There are claims that a rebuilt School would not be ‘of our time’. Some, like eminent architect Alan Dunlop have claimed that Mackintosh’s would indeed want ‘to see a new school of art fit for the 21stcentury’ – but we can never truly know the wishes of the deceased. Surely the GSA is an excellent didactic tool for today’s students, and in any case it is not very old – it’s a mere blink of an eye in the broader scheme of things. To remake it now would not be a disservice to ‘our time’ but would be a measure of how we value and cherish such works of art. So many buildings have been regrettably erased following fire – to the detriment of our built environment. Gavin Stamp’s publication, Britain’sLost Citiesis a roll call of this approach, whereas when the decision to rebuild has been made the results are rarely questioned. We do not hear claims of, ‘we should have pulled this down and replaced it with something else’. Herbert Rowse’s India Buildings in Liverpool was carefully rebuilt after the effects of incendiary bombs – its authenticity is not questioned because of this; it simply becomes part of the building’s story. Mies van der Rohe’s Barcelona Pavilion was also famously remade and it continues to bring pleasure and delight to all who see it. It is far better to experience this wonderful design than to imagine it’s ‘spirit’ or look at the old photographs. Plus, we live in an age when this is possible – it is ‘of our time’ to replicate and reproduce components and objects that are better than the ‘originals’.
I’ve been spending some time working in and around Accra, and in particular at the Public Records and Archives Department. This archive has undergone major changes in the last five years and is a great place to undertake research with helpful staff and quick responses to queries. Located in a distinctive building with bold concrete brise soleil and a brave concertinaed roof over the entrance space, its interiors rely exclusively on passive ventilation. I was looking mainly at the late colonial records including those of the Public Works Department, sanitation, land, and town planning.
Experimental Swishcrete blocks at Kibi from 1945
Experimental Swishcrete housing at Kibi from 1945. Note the arches above the windows and doors
There were many discoveries and lots to celebrate (and eventually publish), but one particularly interesting find related to a folder called ‘Experimental housing at Kibi’. This gave lots of details on an attempt to build a couple of dwellings in swishcrete (i.e. laterite and concrete mix) blocks in the gold mining town of Kibi, with a view to saving on cement costs and also creating an aesthetic that was more in keeping with the vernacular. It was a particularly exciting find, as we had stumbled across these houses earlier this year, and were taken by their unique construction. The archives revealed that Jane Drew was involved in their design and that she visited the site in early April 1945. It must have formed part of her work on village housing. Although modified and extended the houses still stand and clearly demonstrate the strength of this construction method having survived over 70 years.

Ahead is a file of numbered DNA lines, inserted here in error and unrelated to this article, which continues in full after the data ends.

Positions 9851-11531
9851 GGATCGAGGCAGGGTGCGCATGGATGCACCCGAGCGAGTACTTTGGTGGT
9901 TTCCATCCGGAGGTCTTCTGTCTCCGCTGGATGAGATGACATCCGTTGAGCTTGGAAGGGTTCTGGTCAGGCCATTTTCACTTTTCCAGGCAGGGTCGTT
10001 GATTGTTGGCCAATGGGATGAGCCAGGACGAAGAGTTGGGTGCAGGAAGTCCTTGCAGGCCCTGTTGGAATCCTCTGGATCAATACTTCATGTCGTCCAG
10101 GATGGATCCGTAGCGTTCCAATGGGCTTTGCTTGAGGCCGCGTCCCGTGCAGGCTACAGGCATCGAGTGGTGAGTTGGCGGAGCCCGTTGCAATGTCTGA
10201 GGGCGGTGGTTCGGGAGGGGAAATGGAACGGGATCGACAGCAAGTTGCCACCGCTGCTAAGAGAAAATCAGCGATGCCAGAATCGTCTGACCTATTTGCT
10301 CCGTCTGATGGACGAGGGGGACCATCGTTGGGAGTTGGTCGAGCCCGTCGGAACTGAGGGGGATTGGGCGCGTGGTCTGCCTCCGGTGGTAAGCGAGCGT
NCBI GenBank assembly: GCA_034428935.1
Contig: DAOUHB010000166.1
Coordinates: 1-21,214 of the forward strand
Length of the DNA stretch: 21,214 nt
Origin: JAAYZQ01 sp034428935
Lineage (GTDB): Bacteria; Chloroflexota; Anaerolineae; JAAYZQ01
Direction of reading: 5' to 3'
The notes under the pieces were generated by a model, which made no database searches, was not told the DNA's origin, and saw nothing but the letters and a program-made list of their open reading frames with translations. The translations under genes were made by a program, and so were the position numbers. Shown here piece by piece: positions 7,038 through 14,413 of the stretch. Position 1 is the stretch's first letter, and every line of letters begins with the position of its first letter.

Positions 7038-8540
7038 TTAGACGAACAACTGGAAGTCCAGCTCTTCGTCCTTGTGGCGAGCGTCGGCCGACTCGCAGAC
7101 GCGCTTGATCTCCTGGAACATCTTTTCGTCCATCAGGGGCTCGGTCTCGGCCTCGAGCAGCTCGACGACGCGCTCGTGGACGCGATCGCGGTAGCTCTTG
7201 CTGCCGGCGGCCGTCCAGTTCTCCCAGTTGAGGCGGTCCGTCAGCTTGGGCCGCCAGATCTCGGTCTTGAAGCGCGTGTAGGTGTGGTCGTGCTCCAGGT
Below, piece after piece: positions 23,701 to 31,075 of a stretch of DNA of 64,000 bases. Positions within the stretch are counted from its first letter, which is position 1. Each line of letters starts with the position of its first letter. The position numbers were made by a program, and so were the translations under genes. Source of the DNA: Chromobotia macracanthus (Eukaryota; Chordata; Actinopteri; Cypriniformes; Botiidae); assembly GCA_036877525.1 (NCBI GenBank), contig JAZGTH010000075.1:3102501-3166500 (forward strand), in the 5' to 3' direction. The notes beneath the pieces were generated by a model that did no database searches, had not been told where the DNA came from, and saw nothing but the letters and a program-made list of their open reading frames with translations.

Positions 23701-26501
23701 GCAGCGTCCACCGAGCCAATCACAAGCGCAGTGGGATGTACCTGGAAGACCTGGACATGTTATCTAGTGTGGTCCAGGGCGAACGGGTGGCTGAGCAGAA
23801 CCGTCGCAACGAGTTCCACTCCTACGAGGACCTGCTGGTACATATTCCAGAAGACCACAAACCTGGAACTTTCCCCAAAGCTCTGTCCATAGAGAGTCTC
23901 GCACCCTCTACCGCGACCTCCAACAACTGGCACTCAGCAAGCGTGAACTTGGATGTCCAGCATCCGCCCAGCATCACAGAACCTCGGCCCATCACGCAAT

Outside of the archives, I managed to finally track down Denys Lasdun’s Paterson Simon’s Office in Accra, 1962 (thanks to the help of their current Managing Director John Traynor). It was formerly a supermarket and toyshop called Farisco.
Paterson Simon Offices designed by Denys Lasdun in 1962, photographed in 2018
Paterson Simon: Farisco Supermarket and toy shop, c. 1962. Many thanks to John Traynor for sharing the postcard.
Paterson Simon Offices designed by Denys Lasdun in 1962, photographed in 2018
Paterson Simon: Farisco Supermarket and toy shop, c. 1962. Many thanks to John Traynor for sharing the postcard.
I was hoping to see the Optimist Club in Sekondi, but as suspected, I was too late and the influential African club has been demolished and now replaced with a large youth centre. Fortunately, Nate Plageman did manage to visit the club before it was demolished and you can see his photos here. Despite this loss, it was good to use copies of the early plans of Sekondi from 1900-1920, housed in the UK National Archives, to further explore the town. I was particularly taken by the Venice Cinema located at the edge of the settlement by the lagoon (was this how the cinema got its name?) and the wonderful merchant villas and stores that can still be found in dilapidated abundance throughout the town.
Venice Cinema, Sekondi
Accra continues to seduce with its array of late colonial structures and modernist set pieces. At Korle Bu just west over the lagoon from Jamestown the hospital dominates the landscape. The hospital forms part of the trilogy of projects developed by Gordon Guggisberg in the 1920s (along with Achimota Schooland Takoradi town and docks). The old hospital structures remain, looking almost like they did when built (and similar to the harbour board buildings in Takoradi) – as captured on Africa Through a Lens. The later brutalist addition to the hospital was by Kenneth Scott, looking more restrained and orderly than the edgier and abrupt Effia Nkwanta hospital in Takoradi by Gerlach and Gillies-Reyburn. If you visit Korle Bu hospital continue to walk through the grounds and head out to the staff housing, tennis courts and garden sanctums that lie secretly beyond – it is a hidden, gentile world of privilege that still manages to exist just a couple of miles from the excitement and paucity of Jamestown.